nep-soc New Economics Papers
on Social Norms and Social Capital
Issue of 2014‒08‒25
nine papers chosen by
Fabio Sabatini
Università degli Studi di Roma “La Sapienza”

  1. Constitutions and Social Networks By Ana Mauleon; Nils Roehl; Vincent Vannetelbosch
  2. Reciprocity Networks and the Participation Problem By Dufwenberg, Martin; Patel, Amrish
  3. Social Identity, Education and Tax Policy By Aronsson, Thomas; Heidrich, Stefanie; Wikström, Magnus
  4. The role of social norms in incentivising energy reduction in organisations By Peter Bradley; Matthew Leach; Shane Fudge
  5. Trust and European-Russian Energy Cooperation: The Case of Oil and Gas Partnerships and Long-term Contracts By Marc Ozawa
  6. Social Mobility and the Importance of Networks: Evidence for Britain By Marcenaro Gutierrez, Oscar; Micklewright, John; Vignoles, Anna
  7. How To Safeguard World Heritage Sites? A Theoretical Model of "Cultural Responsibility" By Leonardo Becchetti; Nazaria Solferino; Maria Elisabetta Tessitore
  8. Honesty and Trade By Michael T. Rauh; Giulio Seccia
  9. Social Risk: the Role of Warmth and Competence By Jeffrey V. Butler; Joshua B. Miller

  1. By: Ana Mauleon (Saint-Louis University — Brussels); Nils Roehl (University of Paderborn); Vincent Vannetelbosch (CORE, University of Louvain)
    Abstract: The objective of the paper is to analyze the formation of social networks where individuals are allowed to engage in several groups at the same time. These group structures are interpreted here as social networks. Each group is supposed to have specific rules or constitutions governing which members may join or leave it. Given these constitutions, we consider a social network to be stable if no group is modified any more. We provide requirements on constitutions and players’ preferences under which stable social networks are induced for sure. Furthermore, by embedding many-to-many matchings into our setting, we apply our model to job markets with labor unions. To some extent the unions may provide job guarantees and, therefore, have influence on the stability of the job market.
    Keywords: Social networks, Constitutions, Stability, Many-to-Many Matchings.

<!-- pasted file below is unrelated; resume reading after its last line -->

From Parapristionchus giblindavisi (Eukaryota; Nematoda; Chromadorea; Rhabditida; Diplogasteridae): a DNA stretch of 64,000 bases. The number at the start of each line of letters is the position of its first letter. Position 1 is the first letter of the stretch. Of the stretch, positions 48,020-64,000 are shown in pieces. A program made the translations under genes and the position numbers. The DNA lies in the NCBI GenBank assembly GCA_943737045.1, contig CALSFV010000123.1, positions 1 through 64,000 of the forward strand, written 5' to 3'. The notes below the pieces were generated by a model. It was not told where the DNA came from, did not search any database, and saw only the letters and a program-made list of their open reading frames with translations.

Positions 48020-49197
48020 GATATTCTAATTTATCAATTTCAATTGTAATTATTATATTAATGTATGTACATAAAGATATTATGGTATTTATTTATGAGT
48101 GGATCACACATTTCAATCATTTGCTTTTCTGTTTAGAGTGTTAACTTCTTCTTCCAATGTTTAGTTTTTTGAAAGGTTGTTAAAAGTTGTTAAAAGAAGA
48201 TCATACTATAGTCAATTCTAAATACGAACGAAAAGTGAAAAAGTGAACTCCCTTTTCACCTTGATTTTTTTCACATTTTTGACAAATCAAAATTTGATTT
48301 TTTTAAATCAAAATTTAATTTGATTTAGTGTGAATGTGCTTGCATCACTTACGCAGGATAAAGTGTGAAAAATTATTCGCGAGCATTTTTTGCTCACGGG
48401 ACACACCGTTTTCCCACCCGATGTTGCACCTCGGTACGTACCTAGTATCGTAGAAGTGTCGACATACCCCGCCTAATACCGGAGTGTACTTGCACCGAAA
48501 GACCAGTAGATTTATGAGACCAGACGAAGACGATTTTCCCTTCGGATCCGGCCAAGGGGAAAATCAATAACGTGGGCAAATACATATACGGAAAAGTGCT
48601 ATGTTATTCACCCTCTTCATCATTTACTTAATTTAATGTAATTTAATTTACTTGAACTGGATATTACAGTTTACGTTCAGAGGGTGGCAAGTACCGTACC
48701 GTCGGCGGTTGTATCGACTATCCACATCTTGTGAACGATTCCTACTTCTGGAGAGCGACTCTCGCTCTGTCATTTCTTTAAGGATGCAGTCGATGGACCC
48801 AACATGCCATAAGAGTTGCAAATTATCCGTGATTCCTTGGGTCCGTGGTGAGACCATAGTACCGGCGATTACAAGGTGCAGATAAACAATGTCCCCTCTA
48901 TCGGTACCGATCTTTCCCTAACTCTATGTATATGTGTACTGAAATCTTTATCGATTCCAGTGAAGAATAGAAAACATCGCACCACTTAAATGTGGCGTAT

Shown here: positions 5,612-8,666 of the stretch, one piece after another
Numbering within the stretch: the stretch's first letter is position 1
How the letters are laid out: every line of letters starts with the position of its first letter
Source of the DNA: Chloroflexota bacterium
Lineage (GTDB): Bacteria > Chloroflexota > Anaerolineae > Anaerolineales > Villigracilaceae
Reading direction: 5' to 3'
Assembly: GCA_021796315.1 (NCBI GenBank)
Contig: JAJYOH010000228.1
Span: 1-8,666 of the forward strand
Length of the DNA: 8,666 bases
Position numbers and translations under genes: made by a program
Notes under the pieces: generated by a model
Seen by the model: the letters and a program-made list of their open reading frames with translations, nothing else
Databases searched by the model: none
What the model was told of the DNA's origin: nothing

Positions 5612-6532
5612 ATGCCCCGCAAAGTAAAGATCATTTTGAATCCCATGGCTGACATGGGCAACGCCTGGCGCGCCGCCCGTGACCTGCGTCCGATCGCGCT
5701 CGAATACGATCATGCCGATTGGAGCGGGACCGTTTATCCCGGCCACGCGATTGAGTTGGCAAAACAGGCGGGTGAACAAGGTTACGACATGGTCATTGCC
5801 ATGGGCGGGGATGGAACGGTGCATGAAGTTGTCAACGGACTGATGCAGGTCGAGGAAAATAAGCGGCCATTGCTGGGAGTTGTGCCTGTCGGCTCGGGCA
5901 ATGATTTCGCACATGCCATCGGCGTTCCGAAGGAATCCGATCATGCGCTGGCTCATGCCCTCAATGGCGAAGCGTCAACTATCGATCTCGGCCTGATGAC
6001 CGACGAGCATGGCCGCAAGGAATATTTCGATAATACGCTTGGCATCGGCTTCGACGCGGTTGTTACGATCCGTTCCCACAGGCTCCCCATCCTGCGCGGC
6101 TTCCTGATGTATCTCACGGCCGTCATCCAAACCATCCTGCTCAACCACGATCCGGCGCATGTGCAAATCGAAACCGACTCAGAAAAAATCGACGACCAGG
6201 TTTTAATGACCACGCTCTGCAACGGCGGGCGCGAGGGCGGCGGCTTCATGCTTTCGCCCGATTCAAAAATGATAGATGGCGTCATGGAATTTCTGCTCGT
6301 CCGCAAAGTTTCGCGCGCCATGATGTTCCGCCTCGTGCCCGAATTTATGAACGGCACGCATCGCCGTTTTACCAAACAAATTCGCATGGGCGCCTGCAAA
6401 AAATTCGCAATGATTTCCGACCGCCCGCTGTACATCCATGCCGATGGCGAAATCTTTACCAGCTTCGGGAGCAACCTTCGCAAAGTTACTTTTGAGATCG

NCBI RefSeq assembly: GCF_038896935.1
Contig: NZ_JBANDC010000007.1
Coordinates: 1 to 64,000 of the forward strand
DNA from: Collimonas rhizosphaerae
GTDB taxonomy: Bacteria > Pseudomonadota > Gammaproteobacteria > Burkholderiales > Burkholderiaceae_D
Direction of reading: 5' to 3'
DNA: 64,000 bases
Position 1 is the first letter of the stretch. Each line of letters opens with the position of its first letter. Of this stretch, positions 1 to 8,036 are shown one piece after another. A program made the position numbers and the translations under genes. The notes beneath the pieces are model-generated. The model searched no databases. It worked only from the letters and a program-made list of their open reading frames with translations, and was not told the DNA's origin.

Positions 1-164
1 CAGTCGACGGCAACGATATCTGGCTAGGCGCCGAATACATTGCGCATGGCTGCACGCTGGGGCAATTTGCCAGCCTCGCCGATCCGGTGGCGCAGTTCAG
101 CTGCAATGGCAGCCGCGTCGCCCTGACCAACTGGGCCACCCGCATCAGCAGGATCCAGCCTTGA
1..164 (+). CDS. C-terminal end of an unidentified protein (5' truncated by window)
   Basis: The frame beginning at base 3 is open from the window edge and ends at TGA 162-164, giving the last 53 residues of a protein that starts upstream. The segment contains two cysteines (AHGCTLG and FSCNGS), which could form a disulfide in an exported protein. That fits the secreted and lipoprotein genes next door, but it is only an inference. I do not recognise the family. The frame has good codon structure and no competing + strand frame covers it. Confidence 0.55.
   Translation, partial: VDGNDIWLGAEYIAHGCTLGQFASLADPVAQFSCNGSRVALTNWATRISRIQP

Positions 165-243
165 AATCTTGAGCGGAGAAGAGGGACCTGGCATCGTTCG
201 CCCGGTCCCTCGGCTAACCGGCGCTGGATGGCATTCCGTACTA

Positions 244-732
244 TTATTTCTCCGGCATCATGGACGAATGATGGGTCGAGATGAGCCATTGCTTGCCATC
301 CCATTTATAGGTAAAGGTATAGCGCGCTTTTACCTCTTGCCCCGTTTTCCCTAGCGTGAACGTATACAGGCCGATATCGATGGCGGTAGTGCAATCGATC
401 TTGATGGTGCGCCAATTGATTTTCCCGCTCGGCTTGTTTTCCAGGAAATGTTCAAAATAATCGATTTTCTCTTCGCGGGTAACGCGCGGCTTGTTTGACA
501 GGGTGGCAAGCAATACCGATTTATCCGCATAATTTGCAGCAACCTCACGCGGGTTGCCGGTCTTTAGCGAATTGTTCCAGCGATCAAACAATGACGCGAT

JEL: C72 C78 D85
    Date: 2014–01
  2. By: Dufwenberg, Martin (Department of Economics, School of Business, Economics and Law, Göteborg University); Patel, Amrish (Department of Economics, School of Business, Economics and Law, Göteborg University)
    Abstract: Reciprocity can be a powerful motivation for human behaviour. Scholars argue that it is relevant in the context of private provision of public goods. We examine whether reciprocity can resolve the associated coordination problem. The interaction of reciprocity with cost-sharing is critical. Neither cost-sharing nor reciprocity in isolation can solve the problem, but together they have that potential. We introduce new network notions of reciprocity relations to better understand this. Our analysis uncovers an intricate web of nuances that demonstrate the attainable yet elusive nature of a unique outcome.
    Keywords: discrete public good; participation; reciprocity networks; coordination; cost-sharing
    JEL: C72 D03 H41
    Date: 2014–08–13
  3. By: Aronsson, Thomas (Department of Economics, Umeå School of Business and Economics); Heidrich, Stefanie (Department of Economics, Umeå School of Business and Economics); Wikström, Magnus (Department of Economics, Umeå School of Business and Economics)
    Abstract: This paper analyzes the implications of social identity and self-categorization in the context of optimal redistributive income taxation. A two-type model is supplemented by an assumption that individuals select themselves into social categories, in which norms are formed and education effort choices partly depend on these norms. Optimal tax policy is analyzed under two different assumptions about the social objective function: a welfarist objective based on consumer preferences and a paternalist objective that does not reflect the consumer preference for social identity. We show how the welfarist government implements a tax policy to internalize the externalities arising from social norms, while the paternalist government uses tax policy to make individuals behave as if their preferences for social identity were absent.
    Keywords: Optimal income taxation; education; social identity; self-categorization
    JEL: D03 H21 I21 Z13
    Date: 2014–08–19
  4. By: Peter Bradley (University of the West of England, Bristol); Matthew Leach (University of Surrey); Shane Fudge (University of Surrey)